BOOKSHELF: The Anthrax attackInvisible Scourge: The Investigation, Legacy, and Lessons of the 2001 Anthrax Attacks

By Al Mauroni

Published 11 June 2021

The anthrax incidents of 2001 represented a major milestone for the national security community, in that they highlighted the vulnerabilities of the United States to a very unique domestic threat. While the number of initial casualties were few, the anthrax-filled letters created a nation-wide panic because they were unattributed, and the biological agent was perhaps the most dangerous organism that had been weaponized. This “invisible scourge” also shook the public health community, which was not prepared to respond to deliberate biological threats.

Review of R. Scott Decker, Recounting the Anthrax Attacks: Terror, the Amerithrax Task Force, and the Evolution of Forensics in the FBI (2018)

The anthrax incidents of 2001 represented a major milestone for the national security community, in that they highlighted the vulnerabilities of the United States to a very unique domestic threat. While the number of initial casualties were few, the anthrax-filled letters created a nation-wide panic because they were unattributed, and the biological agent was perhaps the most dangerous organism that had been weaponized. This “invisible scourge” also shook the public health community, which was not prepared to respond to deliberate biological threats. US leadership demanded a prompt response to prevent future incidents from occurring.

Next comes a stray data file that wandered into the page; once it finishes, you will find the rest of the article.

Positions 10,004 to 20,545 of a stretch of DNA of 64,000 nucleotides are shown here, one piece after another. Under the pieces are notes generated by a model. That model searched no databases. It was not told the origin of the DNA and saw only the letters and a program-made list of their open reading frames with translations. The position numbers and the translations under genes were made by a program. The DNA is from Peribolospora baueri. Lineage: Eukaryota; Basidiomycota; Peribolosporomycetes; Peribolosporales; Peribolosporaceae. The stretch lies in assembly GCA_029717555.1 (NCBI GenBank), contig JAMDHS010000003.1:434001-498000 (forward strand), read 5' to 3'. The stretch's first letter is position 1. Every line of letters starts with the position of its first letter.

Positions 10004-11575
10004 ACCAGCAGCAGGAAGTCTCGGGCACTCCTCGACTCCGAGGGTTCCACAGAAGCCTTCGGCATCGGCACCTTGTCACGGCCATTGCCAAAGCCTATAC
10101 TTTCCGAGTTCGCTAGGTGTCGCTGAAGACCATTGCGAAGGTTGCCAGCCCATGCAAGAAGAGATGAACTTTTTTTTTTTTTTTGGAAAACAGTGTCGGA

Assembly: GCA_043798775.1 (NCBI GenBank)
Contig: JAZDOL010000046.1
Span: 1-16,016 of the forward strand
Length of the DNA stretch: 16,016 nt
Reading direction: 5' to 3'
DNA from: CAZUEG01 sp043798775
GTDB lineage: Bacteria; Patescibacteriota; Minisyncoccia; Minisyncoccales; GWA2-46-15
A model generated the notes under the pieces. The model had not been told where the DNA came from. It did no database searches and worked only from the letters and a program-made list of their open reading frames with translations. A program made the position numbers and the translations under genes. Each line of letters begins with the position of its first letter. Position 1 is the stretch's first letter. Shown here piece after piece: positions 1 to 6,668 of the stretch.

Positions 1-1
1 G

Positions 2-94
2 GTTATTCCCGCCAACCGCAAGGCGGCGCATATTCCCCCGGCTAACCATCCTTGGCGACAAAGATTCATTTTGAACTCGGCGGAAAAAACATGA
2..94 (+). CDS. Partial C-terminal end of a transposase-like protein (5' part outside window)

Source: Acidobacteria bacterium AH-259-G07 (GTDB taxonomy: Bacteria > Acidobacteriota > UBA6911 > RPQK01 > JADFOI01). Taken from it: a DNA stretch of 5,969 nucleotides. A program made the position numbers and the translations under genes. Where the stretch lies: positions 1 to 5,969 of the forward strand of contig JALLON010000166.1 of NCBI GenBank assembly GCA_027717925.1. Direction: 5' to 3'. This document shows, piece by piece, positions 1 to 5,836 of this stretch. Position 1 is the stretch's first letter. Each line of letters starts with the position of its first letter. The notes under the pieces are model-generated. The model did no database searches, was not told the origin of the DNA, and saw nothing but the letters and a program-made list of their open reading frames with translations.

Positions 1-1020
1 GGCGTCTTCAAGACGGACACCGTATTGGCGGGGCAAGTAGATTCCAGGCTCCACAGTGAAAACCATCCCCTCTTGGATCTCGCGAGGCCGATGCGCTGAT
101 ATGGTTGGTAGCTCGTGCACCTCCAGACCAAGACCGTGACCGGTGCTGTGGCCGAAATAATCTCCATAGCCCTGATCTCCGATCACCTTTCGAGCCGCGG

Enter the Federal Bureau of Investigation — tasked with attributing the attacks to a specific source. This mission was not new. Following the Aum Shinrikyo use of nerve agents in Tokyo in 1995, the FBI had been charged with investigating terrorism cases involving weapons of mass destruction as a federal crime. The Bureau had a Hazardous Materials Response Unit; its personnel were connected to military and civilian biological defense experts; and yet, the FBI was unprepared as an institution to investigate multiple anthrax incidents in the United States, and to quickly identify a perpetrator. In particular, its unit had to determine if the anthrax came from a research laboratory, a weapons program, or a natural source. While the FBI had investigated numerous “white powder” hoaxes, this was its first real event.

It took the FBI nearly six years to conclude that Bruce Ivins, a research scientist working at the Army’s Fort Detrick laboratories, was responsible for the attacks. This view was not without some controversy, with some of Ivins’ colleagues calling out the FBI for allegedly using inadequate scientific protocols and harassing the scientist into committing suicide. To a large extent, while Decker does not state this, his book reads like a detailed counterargument to those statements. It may be that the author was restrained from addressing the Bureau’s critics until he had retired and could marshal the argument that his team did in fact get the right person in Ivins. I say this for two reasons: first of all, the author describes dialogues in a very detailed way, to a degree that one usually sees only in fictional narratives and not in non-fiction books.

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